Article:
The preference order is defined through the q parameter with values from 0 to 1. When nothing is specified, the implicit default value is 1.

4. Summary

In the intricate world of RESTful APIs, content negotiation stands as a pillar of harmonious data exchange. From single media type requests to default representation and ‘q‘ parameter, understanding these negotiation techniques is key to achieving truly flexible and adaptable RESTful APIs.

Happy Learning !!


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Just curious, and I may need to post this under a different topic, but I was looking to determine the correlation between Accept and Content-Type headers versus swagger consumes and produces keywords. I would expect a 1-1 relation, but simply adding a produces in a swagger does not require a user to send in an accept header. Can someone explain the correlation or point me to a site that has this info? discusses the headers and keywords, but not their correlation, which I am looking for.

Thank you in advance for any help, and sorry if this should be under a different topic.


I think there is some confusion in the “Content negotiation using URL patterns” because it shows an example using an extension to locate a URI. While in the “REST Resource Naming Guide” section “Do not use file extenstions” you recommend not to use file extensions.


I have different GET request with the different content-type returned.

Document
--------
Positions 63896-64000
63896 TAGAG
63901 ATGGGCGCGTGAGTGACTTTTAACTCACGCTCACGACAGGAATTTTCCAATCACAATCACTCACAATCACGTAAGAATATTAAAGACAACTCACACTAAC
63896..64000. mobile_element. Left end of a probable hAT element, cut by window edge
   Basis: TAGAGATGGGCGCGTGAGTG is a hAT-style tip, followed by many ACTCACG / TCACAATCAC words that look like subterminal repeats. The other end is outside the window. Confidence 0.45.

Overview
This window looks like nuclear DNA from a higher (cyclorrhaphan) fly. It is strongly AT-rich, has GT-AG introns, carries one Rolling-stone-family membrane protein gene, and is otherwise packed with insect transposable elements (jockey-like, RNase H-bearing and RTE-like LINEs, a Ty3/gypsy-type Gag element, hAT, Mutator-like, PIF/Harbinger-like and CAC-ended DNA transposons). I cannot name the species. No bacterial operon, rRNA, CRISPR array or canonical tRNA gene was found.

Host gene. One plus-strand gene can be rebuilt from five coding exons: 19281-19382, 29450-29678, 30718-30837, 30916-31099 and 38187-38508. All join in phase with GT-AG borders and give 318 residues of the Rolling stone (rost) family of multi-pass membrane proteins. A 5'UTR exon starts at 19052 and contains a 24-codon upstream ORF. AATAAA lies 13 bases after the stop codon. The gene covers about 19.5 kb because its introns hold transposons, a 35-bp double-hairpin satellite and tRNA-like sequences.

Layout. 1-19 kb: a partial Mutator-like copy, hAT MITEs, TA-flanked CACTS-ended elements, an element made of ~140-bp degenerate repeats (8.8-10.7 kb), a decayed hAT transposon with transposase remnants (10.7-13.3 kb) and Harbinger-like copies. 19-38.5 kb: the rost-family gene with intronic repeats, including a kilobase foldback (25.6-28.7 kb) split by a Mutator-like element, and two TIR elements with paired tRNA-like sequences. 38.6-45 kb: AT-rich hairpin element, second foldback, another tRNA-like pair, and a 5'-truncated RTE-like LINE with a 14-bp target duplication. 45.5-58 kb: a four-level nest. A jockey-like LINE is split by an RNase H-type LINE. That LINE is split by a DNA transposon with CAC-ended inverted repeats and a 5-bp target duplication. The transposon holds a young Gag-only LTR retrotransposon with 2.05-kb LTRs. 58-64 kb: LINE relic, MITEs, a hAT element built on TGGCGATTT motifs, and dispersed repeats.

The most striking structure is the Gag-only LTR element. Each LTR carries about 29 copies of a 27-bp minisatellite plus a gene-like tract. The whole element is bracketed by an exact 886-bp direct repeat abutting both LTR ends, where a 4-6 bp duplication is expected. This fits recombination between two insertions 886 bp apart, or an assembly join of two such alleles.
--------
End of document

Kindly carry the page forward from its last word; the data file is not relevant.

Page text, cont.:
public Source getText( ) {

public Source getXml( ){

When I request from FireFox which goes into the first method due to FireFox set the Accept-header: “text/html,application/xhtml+xml,application/xml;q=0.9,*/*;q=0.8”.

Why it is going into first even the request header has “application/xml”?

Any help will be appreciated!!

Thanks in advance.

James Passmore

They are too generic, Roy Fielding in comment 31 of his blog tells us:

In terms of testing a specification, the hardest part is identifying when a RESTful protocol is actually dependent on out-of-band information or if the authors are just overspecifying things for the purpose of documentation.

What I look for are requirements on processing behavior that are defined outside of the media type specification. One of the easiest ways to see that is when a protocol calls for the use of a generic media type (like application/xml or application/json) and then requires that it be processed in a way that is special to the protocol/API.


Isn’t “application/xml” or “application/json” a bit too generic?

Wouldn’t it be better to use vendor specific media types like “application/vnd.mycompany.customers.v1+json” or “application/vnd.mycompany.customers+json;version=1”?

You can put a lot of stuff in the ACCEPT header like the version or the charset which helps keeping your URIs clean (no version or file extension… after all, the U in URI stands for Unique, it shouldn’t change when you request another representation for the same resource).

pramod sahni

how to produce different response for different client in rest api?

steven c

are you sure about this?


Negotiation via URI patterns is against REST resource naming best practices, isn’t it? I refer to “Consistency is the key” , where it’s advisable “Do not use file extentions”


Thanks for your reply!!

Great tutorial 😉

steven c

true that


If format is present via URI and Accept header what precedence should be in this case?
My personal opinion is: use URI than fall back to Accept header.
But I am not sure this is right. Is there some RFC or spec which define this priority?